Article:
Menu

Tudor Pilgrimage

Historical


by
Josephine Bell

Book Details

Format: EPUB

Protection: DRM

Language: English

St. Mary’s Priory at Silfelde-on-Loddon is typical of the small religious houses which were the first to be dissolved by Henry VIII. Few of the nine inmates have a true religious vocation. One, for instance, is there to escape an unwanted marriage, another has been forced into religion by her parents. Driven from their secure communal life, the Sisters, emotionally ill-equipped to face the turbulent outside world, seek fulfilment in what is, to them, a strange land. Mingling with pilgrims, mummers, vagabonds and rogues, burgesses, country folk and watermen, some find a haven, others tragedy. But all discover in some form or another, a purpose and a meaning to their lives. “The picture is so life-like, so detailed in its description that the reader feels himself to be out there on the muddy roads and dangerous heaths, among the gypsies, the idiot-folk and the satanic murderous beggars.” Punch

St. Mary’s Priory at Silfelde-on-Loddon is typical of the small religious houses which were the first to be dissolved by Henry VIII. Few of the nine inmates have a true religious vocation. One, for instance, is there to escape an unwanted marriage, another has been forced into religion by her parents. Driven from their secure communal life, the Sisters, emotionally ill-equipped to face the turbulent outside world, seek fulfilment in what is, to them, a strange… (more)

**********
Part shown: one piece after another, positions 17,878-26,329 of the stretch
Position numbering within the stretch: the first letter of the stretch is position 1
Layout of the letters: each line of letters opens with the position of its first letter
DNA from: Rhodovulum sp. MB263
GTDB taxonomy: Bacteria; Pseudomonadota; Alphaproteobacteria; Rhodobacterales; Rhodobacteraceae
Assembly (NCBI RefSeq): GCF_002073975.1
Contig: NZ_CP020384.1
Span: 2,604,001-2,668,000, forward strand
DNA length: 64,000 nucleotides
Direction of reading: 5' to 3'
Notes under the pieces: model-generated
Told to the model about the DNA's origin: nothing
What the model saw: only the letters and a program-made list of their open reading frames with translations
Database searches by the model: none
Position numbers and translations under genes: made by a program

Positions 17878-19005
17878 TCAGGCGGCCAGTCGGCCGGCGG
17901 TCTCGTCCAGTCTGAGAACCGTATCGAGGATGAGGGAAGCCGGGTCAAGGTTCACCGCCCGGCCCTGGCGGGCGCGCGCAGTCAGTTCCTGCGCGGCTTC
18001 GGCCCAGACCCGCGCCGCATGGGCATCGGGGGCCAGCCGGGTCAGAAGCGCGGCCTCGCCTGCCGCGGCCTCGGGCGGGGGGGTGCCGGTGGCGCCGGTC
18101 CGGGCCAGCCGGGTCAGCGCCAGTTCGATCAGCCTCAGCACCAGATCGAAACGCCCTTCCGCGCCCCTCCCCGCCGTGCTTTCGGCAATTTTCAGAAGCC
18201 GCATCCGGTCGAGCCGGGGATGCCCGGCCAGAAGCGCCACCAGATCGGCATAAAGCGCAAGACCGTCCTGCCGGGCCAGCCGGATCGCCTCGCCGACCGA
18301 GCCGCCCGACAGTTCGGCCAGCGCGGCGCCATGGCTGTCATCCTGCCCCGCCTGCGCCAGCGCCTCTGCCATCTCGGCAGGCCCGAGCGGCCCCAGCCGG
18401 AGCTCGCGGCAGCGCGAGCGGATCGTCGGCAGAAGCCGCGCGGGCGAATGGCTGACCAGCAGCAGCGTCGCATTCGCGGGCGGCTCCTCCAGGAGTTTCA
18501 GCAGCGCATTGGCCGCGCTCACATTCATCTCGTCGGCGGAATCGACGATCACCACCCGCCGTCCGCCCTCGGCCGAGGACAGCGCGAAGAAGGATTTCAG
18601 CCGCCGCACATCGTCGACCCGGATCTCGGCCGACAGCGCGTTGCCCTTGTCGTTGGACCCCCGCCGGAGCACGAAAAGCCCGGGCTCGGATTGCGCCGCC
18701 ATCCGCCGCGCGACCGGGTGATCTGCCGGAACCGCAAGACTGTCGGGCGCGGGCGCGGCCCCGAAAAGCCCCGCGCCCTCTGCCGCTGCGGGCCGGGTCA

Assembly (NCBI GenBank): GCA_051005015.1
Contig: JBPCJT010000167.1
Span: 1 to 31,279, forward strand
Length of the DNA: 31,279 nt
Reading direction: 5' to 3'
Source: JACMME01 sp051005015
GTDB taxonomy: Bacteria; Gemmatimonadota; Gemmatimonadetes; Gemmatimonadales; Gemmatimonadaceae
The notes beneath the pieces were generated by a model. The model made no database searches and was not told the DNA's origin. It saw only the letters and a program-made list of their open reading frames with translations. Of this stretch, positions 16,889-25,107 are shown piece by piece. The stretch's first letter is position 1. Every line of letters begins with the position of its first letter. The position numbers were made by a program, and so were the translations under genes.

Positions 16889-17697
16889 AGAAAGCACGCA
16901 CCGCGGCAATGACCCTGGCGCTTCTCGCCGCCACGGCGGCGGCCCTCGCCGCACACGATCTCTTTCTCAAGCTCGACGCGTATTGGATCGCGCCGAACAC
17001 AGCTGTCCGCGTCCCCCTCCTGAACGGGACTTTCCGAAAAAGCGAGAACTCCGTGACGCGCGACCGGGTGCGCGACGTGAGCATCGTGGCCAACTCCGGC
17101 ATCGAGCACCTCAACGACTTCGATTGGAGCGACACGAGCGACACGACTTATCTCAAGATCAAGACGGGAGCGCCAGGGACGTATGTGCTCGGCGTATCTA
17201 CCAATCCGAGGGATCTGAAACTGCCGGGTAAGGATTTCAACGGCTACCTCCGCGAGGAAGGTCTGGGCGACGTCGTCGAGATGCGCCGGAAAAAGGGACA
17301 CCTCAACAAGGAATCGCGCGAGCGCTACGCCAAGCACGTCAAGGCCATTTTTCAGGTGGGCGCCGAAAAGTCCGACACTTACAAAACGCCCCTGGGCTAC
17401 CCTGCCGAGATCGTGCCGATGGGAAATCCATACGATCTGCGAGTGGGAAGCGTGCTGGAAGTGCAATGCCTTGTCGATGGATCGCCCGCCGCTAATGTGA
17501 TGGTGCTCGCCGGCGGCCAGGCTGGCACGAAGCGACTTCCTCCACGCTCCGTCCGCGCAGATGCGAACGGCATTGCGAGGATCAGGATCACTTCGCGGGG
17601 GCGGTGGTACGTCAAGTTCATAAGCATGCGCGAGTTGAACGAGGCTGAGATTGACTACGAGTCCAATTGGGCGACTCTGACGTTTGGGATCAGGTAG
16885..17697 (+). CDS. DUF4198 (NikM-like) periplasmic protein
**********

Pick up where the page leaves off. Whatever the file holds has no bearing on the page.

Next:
St. Mary’s Priory at Silfelde-on-Loddon is typical of the small religious houses which were the first to be dissolved by Henry VIII. Few of the nine inmates have a true religious vocation. One, for instance, is there to escape an unwanted marriage, another has been forced into religion by her parents. Driven from their secure communal life, the Sisters, emotionally ill-equipped to face the turbulent outside world, seek fulfilment in what is, to them, a strange land. Mingling with pilgrims, mummers, vagabonds and rogues, burgesses, country folk and watermen, some find a haven, others tragedy. But all discover in some form or another, a purpose and a meaning to their lives. “The picture is so life-like, so detailed in its description that the reader feels himself to be out there on the muddy roads and dangerous heaths, among the gypsies, the idiot-folk and the satanic murderous beggars.” Punch

(less)